MANILA, Philippines—HSBC expects foreign portfolio investments to rise in 2013 as investors ride on the consensus that the Philippines will get an investment grade rating this year.
According to the bank’s chief executive for the Philippines, central banks in developed economies were expected to continue implementing stimulus measures. Part of the liquidity to be injected by monetary authorities abroad would then go to highly attractive emerging markets like the Philippines.
“The additional money will find its way to economies that have sound economic fundamentals and are headed toward investment grade,” HSBC country manager Jose Arnulfo Veloso said at the sidelines of the annual reception for bankers hosted by the Bangko Sentral ng Pilipinas.
He said the Philippines was among the top candidates for portfolio investments given expectations among market players that the country would finally be given an investment grade rating before yearend.
“The Philippines may already get an investment grade by the fourth quarter,” Veloso said.
When that happens, he said, demand for peso-denominated securities would rise. He said corporate entities in the Philippines stood to benefit as they would find it easier to sell their bonds and stocks.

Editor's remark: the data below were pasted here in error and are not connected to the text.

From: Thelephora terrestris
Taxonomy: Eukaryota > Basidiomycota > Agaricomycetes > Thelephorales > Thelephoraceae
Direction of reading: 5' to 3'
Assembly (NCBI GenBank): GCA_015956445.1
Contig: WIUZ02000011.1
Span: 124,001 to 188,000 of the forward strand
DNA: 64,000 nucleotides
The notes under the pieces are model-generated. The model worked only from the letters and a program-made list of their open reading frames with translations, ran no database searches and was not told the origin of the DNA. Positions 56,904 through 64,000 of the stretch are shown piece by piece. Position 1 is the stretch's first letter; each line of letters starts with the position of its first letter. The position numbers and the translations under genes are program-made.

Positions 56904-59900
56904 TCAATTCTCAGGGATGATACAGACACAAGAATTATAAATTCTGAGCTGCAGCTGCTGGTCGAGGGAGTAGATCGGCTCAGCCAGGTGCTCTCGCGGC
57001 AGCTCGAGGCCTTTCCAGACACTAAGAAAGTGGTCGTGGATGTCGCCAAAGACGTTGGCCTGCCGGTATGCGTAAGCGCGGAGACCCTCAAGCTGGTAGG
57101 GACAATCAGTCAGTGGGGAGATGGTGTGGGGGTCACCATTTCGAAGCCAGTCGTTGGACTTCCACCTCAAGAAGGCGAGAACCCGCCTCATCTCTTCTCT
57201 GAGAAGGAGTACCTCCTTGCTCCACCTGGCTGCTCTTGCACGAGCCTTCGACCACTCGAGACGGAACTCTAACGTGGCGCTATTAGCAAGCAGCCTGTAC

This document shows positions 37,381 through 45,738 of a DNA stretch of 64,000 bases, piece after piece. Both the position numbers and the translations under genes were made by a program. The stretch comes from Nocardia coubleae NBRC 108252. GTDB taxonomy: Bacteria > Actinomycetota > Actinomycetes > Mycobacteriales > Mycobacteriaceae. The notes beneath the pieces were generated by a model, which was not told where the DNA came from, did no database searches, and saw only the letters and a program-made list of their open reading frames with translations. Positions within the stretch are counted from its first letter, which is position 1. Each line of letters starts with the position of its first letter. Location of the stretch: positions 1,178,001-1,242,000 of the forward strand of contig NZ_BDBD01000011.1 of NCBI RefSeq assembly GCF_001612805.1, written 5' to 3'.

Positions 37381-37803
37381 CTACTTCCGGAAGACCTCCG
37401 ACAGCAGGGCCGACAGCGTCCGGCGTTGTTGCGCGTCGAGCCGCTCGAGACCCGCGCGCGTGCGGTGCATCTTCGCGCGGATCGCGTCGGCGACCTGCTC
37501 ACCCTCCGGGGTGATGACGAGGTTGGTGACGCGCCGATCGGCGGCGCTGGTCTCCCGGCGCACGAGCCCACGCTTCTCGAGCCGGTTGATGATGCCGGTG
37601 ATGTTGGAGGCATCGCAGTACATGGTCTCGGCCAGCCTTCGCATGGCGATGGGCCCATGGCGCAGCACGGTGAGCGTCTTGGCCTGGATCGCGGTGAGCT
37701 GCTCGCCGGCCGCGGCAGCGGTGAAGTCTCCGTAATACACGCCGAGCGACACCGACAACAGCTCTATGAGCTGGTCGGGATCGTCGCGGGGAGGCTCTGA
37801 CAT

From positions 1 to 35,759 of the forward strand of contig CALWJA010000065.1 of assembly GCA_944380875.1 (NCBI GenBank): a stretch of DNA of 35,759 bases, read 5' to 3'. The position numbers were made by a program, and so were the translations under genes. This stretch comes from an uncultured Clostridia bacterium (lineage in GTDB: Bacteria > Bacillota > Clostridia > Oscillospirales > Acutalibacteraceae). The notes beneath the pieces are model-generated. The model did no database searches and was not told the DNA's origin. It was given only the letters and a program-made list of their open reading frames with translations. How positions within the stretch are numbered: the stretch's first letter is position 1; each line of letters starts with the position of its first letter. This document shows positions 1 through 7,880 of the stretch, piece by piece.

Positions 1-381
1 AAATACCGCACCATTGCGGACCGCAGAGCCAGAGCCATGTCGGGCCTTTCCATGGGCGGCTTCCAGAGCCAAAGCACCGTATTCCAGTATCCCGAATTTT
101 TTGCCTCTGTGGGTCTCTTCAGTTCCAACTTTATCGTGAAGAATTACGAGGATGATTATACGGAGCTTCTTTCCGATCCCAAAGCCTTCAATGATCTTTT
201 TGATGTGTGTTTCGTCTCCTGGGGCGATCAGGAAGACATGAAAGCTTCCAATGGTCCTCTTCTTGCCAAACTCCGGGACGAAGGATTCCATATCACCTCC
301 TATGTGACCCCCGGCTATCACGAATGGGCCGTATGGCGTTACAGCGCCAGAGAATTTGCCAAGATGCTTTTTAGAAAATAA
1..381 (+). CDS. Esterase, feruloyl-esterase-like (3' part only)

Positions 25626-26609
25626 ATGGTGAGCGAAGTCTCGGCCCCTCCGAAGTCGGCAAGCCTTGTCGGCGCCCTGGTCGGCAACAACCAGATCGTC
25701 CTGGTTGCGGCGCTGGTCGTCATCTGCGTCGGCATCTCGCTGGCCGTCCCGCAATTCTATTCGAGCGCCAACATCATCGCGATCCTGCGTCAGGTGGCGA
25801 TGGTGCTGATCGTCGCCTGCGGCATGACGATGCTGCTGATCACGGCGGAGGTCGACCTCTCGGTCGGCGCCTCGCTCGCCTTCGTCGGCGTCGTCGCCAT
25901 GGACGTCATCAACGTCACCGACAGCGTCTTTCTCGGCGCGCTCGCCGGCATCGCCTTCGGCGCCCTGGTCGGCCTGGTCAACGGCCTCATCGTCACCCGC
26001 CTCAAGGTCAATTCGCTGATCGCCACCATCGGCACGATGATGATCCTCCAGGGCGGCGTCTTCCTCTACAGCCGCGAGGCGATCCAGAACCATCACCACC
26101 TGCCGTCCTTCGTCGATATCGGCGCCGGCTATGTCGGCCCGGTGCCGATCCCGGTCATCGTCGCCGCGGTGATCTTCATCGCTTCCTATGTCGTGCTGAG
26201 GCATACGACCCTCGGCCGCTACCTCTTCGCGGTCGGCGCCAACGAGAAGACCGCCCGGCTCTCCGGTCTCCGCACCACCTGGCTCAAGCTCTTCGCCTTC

Although the Philippines last year enjoyed a significant inflow of foreign portfolio investments, the country continued to lag behind most of its neighbors in terms of attracting foreign direct investments (FDIs).
Veloso said, however, that rising portfolio money would help fund expansion and investment plans of local companies. The slack in FDIs could be offset by a likely increase in investments by domestic firms resulting from higher demand for their stocks and bonds.
In 2012, gross inflow of foreign portfolio investments reached $18.46 billion, the highest in a decade. The amount was also up 12 percent from $16.47 billion in 2011.
Net inflow, however, fell 5 percent to $3.88 billion from $4.1 billion. The increase in outflow of foreign portfolio investments, the central bank said, was driven by moves of local investors to purchase foreign currency-denominated securities.
Veloso said that as foreign portfolio investments were seen to rise further this year, banks and other fund managers in the country should be up to the task of exercising prudence and intelligence in making investment decisions for their clients.
He said that given the nature of portfolio investments, the money should be invested wisely to avoid significant capital flight that could cause volatility in the country’s financial markets.
“As more liquidity comes in, banks should prepare to ensure these capital flows are invested in proper assets and are managed accordingly,” Veloso said.